1. Do you happen to know if increasing the representation of minority groups amongst physicians is helping to combat this problem? I.e. black doctors treating black/minority patients have better outcomes than white with black? Thanks for what you do! Very interesting.

  2. Great ideas. However, can we agree that remains, on this Earth in 2019, there is ONLY ONE RACE of Hominid: Homo sapien sapien. The last concurrent “race” were the “Hobbit People” who went extinct 10,000 years ago. Neanderthals never truly went extinct, as they mated with Homo sapiens. Truth be told, African’s and Indians are purer Homo sapiens as they lack any Neanderthal DNA. There are different levels of melanin, oil produced by skin, size and shape of hair follicle, height advantages. There many ethnicities, cultural traditions, National Democratic identities, regional commonalities, etc. There remain but ONE RACE Homo sapien sapien.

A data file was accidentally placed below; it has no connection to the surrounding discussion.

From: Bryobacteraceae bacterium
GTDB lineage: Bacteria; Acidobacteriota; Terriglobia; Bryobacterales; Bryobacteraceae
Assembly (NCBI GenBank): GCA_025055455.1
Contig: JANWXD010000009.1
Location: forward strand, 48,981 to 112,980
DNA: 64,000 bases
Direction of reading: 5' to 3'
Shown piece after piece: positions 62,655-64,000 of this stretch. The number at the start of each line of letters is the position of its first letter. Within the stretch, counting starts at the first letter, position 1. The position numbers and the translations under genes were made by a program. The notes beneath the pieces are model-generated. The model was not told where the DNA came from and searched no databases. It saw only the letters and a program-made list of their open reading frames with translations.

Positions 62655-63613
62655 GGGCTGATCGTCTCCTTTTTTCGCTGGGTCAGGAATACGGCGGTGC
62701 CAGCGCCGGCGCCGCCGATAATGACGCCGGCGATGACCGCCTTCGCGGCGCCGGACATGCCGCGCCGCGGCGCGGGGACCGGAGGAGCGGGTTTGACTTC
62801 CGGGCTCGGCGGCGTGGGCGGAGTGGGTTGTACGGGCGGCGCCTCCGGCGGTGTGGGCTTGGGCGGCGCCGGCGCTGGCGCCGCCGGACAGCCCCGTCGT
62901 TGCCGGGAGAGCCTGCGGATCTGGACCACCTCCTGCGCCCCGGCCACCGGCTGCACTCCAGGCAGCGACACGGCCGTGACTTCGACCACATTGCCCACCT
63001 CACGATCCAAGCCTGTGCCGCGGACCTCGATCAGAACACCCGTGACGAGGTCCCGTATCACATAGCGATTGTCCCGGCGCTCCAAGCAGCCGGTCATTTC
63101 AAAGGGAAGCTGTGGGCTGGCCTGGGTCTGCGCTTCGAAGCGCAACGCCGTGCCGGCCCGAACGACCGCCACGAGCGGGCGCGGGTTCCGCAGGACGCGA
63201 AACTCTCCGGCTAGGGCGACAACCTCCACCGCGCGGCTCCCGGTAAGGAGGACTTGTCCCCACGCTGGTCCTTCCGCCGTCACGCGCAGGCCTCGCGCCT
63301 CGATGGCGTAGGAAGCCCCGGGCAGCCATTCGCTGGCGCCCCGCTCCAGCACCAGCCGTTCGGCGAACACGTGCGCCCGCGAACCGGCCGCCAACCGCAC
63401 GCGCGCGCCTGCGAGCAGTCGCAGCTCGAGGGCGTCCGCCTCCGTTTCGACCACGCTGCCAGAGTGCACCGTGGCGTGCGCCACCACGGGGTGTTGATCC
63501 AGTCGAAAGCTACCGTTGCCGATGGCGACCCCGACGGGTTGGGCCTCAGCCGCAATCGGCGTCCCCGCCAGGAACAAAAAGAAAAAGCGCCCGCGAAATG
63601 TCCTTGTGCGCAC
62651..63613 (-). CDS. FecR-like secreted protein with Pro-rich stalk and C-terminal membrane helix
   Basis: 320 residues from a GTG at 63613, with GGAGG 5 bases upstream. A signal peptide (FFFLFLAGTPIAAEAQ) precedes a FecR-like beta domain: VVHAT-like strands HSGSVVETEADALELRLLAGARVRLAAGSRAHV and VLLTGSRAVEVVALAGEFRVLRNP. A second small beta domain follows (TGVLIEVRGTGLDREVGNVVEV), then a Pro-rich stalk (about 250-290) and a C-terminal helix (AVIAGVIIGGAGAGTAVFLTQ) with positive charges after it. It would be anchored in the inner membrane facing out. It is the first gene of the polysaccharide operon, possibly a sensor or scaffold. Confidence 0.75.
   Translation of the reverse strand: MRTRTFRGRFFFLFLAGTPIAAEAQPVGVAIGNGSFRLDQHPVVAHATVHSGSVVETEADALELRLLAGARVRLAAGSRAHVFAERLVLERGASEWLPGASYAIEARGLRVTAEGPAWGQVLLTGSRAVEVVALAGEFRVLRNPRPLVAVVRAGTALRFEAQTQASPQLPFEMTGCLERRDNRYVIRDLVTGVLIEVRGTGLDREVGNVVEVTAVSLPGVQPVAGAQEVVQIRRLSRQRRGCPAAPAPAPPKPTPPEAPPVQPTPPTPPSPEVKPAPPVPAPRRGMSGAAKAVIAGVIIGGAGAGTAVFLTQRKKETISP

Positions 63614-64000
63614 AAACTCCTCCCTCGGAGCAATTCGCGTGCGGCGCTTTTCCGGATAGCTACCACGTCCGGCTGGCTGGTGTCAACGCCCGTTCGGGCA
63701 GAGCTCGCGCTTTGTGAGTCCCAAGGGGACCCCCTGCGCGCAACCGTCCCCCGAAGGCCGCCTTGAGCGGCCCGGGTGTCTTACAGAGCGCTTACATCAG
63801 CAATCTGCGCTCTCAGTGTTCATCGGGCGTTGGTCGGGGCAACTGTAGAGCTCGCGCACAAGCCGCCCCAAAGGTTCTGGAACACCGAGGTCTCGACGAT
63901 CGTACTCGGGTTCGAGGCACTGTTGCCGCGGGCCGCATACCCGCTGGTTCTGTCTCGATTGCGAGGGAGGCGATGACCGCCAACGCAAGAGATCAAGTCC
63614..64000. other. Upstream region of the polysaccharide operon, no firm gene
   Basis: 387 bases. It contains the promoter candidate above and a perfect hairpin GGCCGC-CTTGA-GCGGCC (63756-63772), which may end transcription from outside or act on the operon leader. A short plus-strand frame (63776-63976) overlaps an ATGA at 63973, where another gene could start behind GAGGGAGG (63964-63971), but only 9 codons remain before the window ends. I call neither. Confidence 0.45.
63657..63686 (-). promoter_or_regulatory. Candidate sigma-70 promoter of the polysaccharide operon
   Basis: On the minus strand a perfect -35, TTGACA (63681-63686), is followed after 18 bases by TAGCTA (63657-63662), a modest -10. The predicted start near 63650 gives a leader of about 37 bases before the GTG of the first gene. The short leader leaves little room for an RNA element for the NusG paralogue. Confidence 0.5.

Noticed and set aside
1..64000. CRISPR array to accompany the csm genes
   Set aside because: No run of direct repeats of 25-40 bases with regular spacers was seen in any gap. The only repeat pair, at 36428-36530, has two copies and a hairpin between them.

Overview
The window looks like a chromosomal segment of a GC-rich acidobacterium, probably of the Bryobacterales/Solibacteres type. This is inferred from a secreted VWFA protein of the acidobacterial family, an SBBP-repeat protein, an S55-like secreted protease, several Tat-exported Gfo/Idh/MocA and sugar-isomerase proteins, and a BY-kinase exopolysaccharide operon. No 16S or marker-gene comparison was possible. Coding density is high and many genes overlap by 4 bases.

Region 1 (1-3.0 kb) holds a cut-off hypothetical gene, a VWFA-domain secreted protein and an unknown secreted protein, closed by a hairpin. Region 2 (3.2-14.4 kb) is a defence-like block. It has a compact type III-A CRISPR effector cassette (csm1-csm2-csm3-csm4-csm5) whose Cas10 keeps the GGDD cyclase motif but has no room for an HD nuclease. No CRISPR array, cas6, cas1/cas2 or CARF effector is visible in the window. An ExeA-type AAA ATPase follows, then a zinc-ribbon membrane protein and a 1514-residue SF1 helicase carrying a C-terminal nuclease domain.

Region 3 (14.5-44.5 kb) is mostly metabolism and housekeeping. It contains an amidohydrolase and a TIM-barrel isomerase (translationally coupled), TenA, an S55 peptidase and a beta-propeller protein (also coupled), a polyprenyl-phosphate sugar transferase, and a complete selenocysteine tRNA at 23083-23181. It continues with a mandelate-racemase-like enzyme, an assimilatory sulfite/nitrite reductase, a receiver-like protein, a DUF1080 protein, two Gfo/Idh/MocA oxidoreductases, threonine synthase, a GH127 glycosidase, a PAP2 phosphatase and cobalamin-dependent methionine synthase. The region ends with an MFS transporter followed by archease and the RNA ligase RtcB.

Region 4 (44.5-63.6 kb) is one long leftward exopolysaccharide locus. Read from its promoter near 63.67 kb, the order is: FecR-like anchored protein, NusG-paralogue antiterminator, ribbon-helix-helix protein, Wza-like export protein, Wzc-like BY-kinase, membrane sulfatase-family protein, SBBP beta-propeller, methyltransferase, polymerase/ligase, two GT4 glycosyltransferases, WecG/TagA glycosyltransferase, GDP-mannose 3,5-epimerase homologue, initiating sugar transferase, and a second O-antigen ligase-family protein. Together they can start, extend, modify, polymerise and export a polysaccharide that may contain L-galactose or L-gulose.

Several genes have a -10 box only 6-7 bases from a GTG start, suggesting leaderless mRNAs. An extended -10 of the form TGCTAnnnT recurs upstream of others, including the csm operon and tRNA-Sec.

3. https://www.livinganthropologically.com/biological-anthropology/how-race-becomes-biology/ << Update April 2018: See the special issue of Social Science and Medicine, "The Role of Racism in Health Inequalities: Integrating Approaches from Across Disciplines" for a number of related articles to how “race becomes biology.” Thanks to Anna Zogas for her “In the Journals” highlight on Somatosphere. Of particular interest is the article "Area racism and birth outcomes among Blacks in the United States" (briefly discussed as a supplement below), and see also "Why America’s Black Mothers and Babies Are in a Life-or-Death" Crisis by Linda Villarosa in The New York Times. For especially intriguing future research, The effects of whiteness on the health of whites in the USA.